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The Heinz Family Foundation today conferred Heinz Awards on 10 people for work determined to benefit the environment. (The awards, established by Teresa Heinz in 1993, honor the memory of her late husband, U.S. Senator John Heinz, M.B.A. ’63, by recognizing the extraordinary achievements of individuals in the areas of greatest importance to him.) Among the winners of the unrestricted $100,000 prizes are Nancy Knowlton ’71, Sant chair for marine science at the Smithsonian Institution’s National Museum of Natural History, recognized for her lifelong work on the ecology, evolution, and conservation of coral reefs, and Sandra Steingraber, a 1994 Radcliffe Fellow who writes about the connection between toxic chemicals and disease.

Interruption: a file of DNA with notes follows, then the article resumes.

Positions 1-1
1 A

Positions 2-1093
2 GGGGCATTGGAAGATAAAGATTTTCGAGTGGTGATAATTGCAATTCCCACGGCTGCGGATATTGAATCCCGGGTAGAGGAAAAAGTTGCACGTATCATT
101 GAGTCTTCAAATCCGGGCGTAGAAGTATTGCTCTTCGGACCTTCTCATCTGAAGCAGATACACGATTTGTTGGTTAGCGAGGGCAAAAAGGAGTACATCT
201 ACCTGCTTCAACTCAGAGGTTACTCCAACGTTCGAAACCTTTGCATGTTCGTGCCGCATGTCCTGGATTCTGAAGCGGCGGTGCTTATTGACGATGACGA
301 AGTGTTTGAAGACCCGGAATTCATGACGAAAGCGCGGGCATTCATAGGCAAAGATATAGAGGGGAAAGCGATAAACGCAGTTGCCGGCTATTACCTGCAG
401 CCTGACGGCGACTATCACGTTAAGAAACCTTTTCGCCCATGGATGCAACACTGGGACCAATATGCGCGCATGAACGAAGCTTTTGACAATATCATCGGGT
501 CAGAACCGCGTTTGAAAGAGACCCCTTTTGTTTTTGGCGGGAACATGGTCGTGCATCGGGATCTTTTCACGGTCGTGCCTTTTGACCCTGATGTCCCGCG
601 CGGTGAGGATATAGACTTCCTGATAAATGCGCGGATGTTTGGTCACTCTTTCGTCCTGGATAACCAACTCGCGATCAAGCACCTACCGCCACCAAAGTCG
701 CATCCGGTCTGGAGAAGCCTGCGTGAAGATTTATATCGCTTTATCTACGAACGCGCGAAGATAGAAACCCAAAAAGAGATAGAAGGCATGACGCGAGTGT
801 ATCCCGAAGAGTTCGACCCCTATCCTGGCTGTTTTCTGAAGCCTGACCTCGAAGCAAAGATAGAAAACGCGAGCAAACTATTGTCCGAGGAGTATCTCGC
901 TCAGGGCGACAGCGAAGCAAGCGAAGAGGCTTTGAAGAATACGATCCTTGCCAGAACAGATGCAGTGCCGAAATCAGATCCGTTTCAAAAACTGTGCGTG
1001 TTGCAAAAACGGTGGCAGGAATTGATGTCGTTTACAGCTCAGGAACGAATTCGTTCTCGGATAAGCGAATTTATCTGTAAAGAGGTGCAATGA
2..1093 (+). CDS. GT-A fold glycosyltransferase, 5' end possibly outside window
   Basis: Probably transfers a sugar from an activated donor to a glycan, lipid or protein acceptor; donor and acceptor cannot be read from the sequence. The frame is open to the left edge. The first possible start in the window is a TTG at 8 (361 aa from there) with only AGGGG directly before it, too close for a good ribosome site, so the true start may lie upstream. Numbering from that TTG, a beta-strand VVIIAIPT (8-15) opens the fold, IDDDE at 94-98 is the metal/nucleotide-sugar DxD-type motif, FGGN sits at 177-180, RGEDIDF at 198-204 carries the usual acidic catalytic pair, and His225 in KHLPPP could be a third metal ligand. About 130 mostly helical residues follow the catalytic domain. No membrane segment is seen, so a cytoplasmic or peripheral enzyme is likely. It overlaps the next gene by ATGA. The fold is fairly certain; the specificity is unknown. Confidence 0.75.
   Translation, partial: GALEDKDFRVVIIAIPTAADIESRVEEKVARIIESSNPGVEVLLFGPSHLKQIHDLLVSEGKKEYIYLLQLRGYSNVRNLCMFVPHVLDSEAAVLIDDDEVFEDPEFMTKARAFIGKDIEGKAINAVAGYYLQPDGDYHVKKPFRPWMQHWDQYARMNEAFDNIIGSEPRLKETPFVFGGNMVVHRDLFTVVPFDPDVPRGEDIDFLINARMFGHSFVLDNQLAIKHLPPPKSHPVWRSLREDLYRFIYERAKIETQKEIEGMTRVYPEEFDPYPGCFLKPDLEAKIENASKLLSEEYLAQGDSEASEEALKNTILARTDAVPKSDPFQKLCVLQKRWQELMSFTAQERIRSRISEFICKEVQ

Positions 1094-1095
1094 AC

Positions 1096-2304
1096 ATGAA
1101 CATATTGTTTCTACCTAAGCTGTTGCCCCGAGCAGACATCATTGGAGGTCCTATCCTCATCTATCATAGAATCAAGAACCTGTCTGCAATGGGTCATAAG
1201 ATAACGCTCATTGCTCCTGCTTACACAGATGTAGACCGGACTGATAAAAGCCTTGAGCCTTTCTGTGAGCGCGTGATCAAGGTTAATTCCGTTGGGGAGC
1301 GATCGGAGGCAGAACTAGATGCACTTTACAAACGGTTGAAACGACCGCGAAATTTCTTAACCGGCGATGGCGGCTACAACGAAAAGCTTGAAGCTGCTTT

Knowlton was cited for establishing the Center for Marine Biodiversity and Conservation at the Scripps Institution of Oceanography, and chairing a panel for the World Bank’s Coral Reef Targeted Research Program. She is the author of a recent popular book, Citizens of the Sea: Wondrous Creatures from the Census of Marine Life. (Read her Smithsonian biography.)

(To learn more about threats to the world’s coral reefs from changing climate and ocean conditions, see “Reefs at Risk” from our archives, by photographer David Arnold ’71—coincidentally, Knowlton’s classmate—and managing editor Jonathan Shaw.)

Steingraber, a scholar in residence at Ithaca College, is the author of Having Faith: An Ecologist’s Journey to Motherhood, reviewed in the Radcliffe Quarterly, and other books, including Raising Elijah: Protecting Children in an Age of Environmental Crisis. The Heinz announcement cited her career of “finding links between toxic chemicals and diseases, as well as urging government to protect its citizens.”